• This research was supported by China’s “scientific and technological innovation 2030 - major projects” (No 2020AAA0104400)
研究对象与分析
datasets: 3
As a minor contribution, we propose Cross-Scale Learning (CSL) to alleviate such conflict. We show that CSL consistently improves the baseline on all the three datasets. The datasets and the code will be publicly available at https://github.com/SupetZYK/DynamicMetricLearning

observations: 3
For evaluation with CMC and mAP, we average the performance under all the scales and only report the overall performance. The results are reported in Table 2, from which we draw three observations.

First, DyML is very challenging
. The overall performance is low under all the three baselines

observations: 3
For evaluation with CMC and mAP, we average the performance under all the scales and only report the overall performance. The results are reported in Table 2, from which we draw three observations. First, DyML is very challenging

datasets: 3
In another word, a metric for DyML should be discriminative under several semantic granularities across a wide range. To promote the research on DyML, we construct three datasets based on vehicle, animal and product, respectively. All these datasets have three different semantic scales, i.e., fine, middle and coarse

datasets: 3
In contrary to canonical metric learning for visual recognition, DyML desires discriminative ability across multiple semantic scales. • We construct three datasets for DyML, i.e., DyMLVehicle, DyML-Animal and DyML-Product. All these datasets contain images under multiple semantic granularities for both training and testing

datasets: 3
Overview. This paper provides three datasets for Dynamic Metric Learning research, i.e., DyML-Vehicle, DyML-Animal and DyML-Product. We collect all the source images from publicly available datasets and supplement them with some manual annotations to enrich the semantic scales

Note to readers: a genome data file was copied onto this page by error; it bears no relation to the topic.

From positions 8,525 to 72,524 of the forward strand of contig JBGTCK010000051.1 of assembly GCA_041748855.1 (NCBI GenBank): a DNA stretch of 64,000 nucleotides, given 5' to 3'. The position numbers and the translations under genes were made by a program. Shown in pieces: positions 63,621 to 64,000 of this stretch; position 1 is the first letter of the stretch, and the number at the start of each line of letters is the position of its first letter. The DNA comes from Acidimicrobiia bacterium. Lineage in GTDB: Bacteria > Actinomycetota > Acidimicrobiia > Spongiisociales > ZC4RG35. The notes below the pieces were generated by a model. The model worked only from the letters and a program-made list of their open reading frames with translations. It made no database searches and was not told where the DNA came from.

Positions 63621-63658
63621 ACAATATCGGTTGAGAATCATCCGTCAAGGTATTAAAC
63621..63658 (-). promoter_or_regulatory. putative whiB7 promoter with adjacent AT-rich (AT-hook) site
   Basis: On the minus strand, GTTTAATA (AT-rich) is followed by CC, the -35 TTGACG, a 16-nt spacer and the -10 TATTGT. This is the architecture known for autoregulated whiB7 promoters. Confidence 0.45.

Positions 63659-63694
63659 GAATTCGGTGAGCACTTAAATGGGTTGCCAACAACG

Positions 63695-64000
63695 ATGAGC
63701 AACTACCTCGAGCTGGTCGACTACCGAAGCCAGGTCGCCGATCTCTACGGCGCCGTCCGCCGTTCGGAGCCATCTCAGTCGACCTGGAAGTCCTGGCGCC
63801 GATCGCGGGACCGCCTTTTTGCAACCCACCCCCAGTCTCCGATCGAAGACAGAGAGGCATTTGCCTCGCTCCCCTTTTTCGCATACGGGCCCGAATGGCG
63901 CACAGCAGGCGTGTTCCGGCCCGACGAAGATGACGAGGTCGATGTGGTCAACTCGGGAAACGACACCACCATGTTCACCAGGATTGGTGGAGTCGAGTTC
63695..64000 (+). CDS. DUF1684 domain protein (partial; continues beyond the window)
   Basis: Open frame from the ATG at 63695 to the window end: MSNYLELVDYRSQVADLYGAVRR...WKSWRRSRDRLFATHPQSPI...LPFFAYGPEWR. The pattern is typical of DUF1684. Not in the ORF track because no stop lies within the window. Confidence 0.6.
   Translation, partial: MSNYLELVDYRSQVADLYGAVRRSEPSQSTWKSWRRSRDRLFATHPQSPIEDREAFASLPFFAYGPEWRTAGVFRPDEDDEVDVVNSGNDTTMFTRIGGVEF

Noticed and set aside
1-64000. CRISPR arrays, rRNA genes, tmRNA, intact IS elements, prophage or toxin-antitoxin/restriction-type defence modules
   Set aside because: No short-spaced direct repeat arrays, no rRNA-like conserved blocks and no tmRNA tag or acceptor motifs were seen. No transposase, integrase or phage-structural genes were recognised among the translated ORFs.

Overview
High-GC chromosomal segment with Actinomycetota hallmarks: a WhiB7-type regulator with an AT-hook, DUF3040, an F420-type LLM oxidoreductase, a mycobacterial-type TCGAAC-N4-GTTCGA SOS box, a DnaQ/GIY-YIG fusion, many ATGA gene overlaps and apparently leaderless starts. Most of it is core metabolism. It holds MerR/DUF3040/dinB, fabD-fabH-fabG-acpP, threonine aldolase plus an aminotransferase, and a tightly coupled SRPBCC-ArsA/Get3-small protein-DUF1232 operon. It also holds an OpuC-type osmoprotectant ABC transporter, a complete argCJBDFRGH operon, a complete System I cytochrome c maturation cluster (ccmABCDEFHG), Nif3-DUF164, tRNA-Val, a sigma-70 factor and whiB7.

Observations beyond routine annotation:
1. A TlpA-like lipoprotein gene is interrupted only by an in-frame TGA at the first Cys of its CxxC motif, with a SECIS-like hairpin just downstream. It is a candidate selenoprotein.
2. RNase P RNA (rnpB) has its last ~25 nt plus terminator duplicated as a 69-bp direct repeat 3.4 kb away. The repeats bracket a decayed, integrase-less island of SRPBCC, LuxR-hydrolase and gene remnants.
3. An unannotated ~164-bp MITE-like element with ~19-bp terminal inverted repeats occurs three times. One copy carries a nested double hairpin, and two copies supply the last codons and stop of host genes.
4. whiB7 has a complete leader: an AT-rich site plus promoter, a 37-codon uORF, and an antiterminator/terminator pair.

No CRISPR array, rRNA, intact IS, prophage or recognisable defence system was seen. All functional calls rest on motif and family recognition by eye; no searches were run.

datasets: 3
In another word, under the coarse level, some testing classes exist in the training set, while some other testing classes are novel. The quantitative descriptions of all these three datasets are summarized in Table 1. DyML-Vehicle merges two vehicle re-ID datasets PKU VehicleID [11], VERI-Wild [14]

observations: 3
For fair comparison, we use a same loss function, i.e., Cosface [31] under all the settings. We draw three observations as follows: First, each single-scaled metric shows relatively high accuracy under its dedicated scales. For example, the “fine” metric (i.e., the metric learned with fine-level labels) achieves 54.7% Rank-1 accuracy under the fine-level testing

datasets: 3
It endows a single metric with scalability to accommodate multiple semantic scales. Based on dynamic range, we propose a new task named Dynamic Metric Learning, construct three datasets (DyMLVehicle, DyML-Animal and DyML-Product), benchmark these datasets with popular metric learning methods, and design a novel method. This research was supported by China’s “scientific and technological innovation 2030 - major projects” (No 2020AAA0104400)

datasets: 3
. Three datasets, i.e., DyML-Vehicle, DyML-Animal, DyML-Product for Dynamic Metric Learning. We collect the raw images from publicly available datasets and supplement them with abundant multi-scale annotations. Each dataset has three hierarchical labels ranging from coarse to fine. Some level contains several semantic scales. Under the middle level and fine level, there is no intersection between training and testing classes. The coarse level allows certain class intersections and yet insists on the open-set setting. Evaluation of six popular deep learning methods and the proposed Cross-Scale Learning (CSL) on DyML-Vehicle, DyML-Animal and DyML-Product. For CMC and mAP, we report the overall results averaged from three scales. The ASI is an overall evaluation protocol in its nature. Best results are in bold